News of Napoléon’s flight reached Vienna on March 7. Stunned, the Allied representatives decided within hours to send troops to oppose Napoléon, but they also embargoed the news from France for several days until they were prepared to make a public statement. Several days later, they jointly declared that by reappearing in France, Napoléon had proved himself “an enemy and disturber of the peace of the world,” and that together, “the sovereigns of Europe would be ready to give the King of France and the French nation the assistance necessary to restore peace.”
King Louis XVIII would need all the help he could get. Twenty-two years after the execution of his brother, Louis XVI, few Frenchmen outside of a die-hard circle of royalists desired to return to the days of a pre-Revolutionary monarchy. Too much land belonging to the king, the aristocracy, and the church had been dispensed to too many members of the Third Estate to turn back the clock. Nor had a year of life under the restored Bourbon dynasty endeared King Louis to his subjects. Facing an immense national debt which he inherited from Napoléon, Louis’ ministers found it necessary to slash the army budget, cancelling contracts for military supplies and throwing nearly three hundred thousand soldiers out of work. The government also reduced spending on public construction projects while maintaining an oppressive array of taxes. As unemployment rose along with the price of bread, hungry citizens in Channel ports rioted against the shipment of grain to Britain. “We are really going on very badly,” wrote one government official, “and we must do better if we do not wish to perish completely.”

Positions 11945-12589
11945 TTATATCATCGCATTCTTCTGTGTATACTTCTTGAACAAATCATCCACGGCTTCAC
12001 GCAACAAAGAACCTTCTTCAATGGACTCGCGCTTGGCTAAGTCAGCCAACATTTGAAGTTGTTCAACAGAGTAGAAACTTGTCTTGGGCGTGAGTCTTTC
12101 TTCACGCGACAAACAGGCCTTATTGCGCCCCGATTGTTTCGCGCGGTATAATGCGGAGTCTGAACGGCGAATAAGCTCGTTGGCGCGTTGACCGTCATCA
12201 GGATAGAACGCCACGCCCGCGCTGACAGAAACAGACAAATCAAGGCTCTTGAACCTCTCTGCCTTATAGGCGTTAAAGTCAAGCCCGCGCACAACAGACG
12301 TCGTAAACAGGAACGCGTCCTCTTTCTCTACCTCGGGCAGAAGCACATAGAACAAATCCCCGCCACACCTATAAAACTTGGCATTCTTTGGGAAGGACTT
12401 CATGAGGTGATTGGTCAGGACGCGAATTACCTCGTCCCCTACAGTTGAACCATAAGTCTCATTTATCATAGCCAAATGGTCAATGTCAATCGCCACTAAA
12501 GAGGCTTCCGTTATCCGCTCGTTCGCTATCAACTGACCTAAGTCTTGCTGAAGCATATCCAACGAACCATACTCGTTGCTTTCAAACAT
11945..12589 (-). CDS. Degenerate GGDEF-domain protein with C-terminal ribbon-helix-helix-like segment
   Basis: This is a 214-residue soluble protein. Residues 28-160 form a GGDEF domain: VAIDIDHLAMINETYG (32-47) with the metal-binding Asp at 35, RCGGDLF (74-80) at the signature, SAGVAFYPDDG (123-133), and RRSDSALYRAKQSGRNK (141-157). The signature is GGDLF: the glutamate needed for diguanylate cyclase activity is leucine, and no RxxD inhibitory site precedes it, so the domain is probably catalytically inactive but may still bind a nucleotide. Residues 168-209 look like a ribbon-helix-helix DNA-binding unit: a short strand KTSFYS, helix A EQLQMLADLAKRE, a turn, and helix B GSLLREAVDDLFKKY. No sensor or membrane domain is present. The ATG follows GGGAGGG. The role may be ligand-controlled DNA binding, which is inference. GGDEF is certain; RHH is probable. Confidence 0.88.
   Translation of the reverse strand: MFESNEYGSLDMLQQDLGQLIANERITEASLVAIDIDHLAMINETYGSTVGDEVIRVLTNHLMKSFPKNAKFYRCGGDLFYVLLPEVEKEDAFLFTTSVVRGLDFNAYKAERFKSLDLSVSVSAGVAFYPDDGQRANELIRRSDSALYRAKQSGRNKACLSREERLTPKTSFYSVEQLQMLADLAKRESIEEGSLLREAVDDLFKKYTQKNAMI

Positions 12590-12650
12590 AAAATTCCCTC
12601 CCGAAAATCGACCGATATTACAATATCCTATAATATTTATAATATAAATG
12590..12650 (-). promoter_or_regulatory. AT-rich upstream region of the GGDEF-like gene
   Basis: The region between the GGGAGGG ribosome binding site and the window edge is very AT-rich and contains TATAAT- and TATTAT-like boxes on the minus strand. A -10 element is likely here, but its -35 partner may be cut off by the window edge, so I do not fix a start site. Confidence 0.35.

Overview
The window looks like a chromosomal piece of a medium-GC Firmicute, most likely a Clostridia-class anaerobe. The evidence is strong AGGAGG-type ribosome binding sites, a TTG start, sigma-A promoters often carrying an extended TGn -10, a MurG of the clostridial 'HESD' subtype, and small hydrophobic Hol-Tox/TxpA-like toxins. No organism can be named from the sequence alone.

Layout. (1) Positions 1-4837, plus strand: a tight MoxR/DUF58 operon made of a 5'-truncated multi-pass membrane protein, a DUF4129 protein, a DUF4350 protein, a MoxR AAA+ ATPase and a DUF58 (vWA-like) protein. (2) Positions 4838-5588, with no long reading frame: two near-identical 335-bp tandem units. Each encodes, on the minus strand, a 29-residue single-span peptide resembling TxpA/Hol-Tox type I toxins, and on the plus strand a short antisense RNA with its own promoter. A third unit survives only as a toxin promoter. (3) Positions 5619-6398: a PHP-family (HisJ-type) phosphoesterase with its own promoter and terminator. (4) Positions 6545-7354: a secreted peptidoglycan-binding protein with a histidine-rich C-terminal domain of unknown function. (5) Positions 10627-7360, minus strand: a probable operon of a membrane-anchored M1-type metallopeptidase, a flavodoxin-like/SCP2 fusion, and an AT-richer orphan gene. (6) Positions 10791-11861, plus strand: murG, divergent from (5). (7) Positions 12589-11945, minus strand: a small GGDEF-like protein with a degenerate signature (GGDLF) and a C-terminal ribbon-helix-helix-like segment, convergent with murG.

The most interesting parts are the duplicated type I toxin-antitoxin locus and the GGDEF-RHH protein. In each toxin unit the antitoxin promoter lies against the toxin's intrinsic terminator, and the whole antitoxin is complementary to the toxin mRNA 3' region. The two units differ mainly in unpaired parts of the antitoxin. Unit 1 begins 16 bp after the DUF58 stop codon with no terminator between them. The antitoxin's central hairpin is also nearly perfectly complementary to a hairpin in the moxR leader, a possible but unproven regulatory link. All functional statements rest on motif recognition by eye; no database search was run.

Louis himself engendered little personal loyalty, or even respect; a British bishop once said that the French king was “a man fit only to cook his own capons.” Fifty-eight years old and so grossly overweight that he could not sit on a horse, Louis abhorred hard work and delegated authority with alacrity. Despite a modest measure of charm in private conversations, Louis never developed a compelling public presence. Certainly he paled in comparison with the charismatic former emperor. As Napoléon hastened towards the capital in March, covering two hundred miles in six days, Louis grew increasingly anxious. Ominous strains of the incendiary Marseillaise rang through Paris streets; royal troops deserted en masse and went over to Napoléon; and newspaper editorials likened the situation to the eve of the Terror, when nobles and monarchists were slaughtered. Recognizing that, as one writer put it, “the Parisians love for their King has so died down that barely a spark remains,” Louis decided on the evening of March 18 to flee Paris.
Three days later, Napoléon entered the city without a shot being fired. By the first week of April, however, it was clear that the weary and impoverished French public lacked any appetite for ambitious schemes to restore the glory of the empire. Napoléon’s proposals for new taxes to fund a revitalized army met with widespread opposition. Visible signs of disaffection appeared; rallies in support of the emperor’s return clashed with demonstrations demanding his ouster. To bolster his defenses against the Allied assault he knew was coming, Napoléon issued orders on April 8 for a general mobilization of the French nation. Meanwhile, he assured the sovereigns of Europe (whom he formally referred to as “my brothers”) that he wanted nothing more than “the maintenance of an honourable peace.”
But more than anything else, France—and the rest of Europe—desperately needed a breathing space. A year earlier, the Marquis de Caulaincourt had written that “the need for rest was so universally felt through every class of society, and in the army, that peace at any price had become the ruling passion of the day.” Napoléon’s return from Elba only deepened the prevailing exhaustion. “Our objective is to make sure that our children have years of peace,” noted the Austrian general Karl Schwarzenberg, “and that the world has some repose. The Emperor Napoléon had shown all too plainly of late that he desires neither of these things.”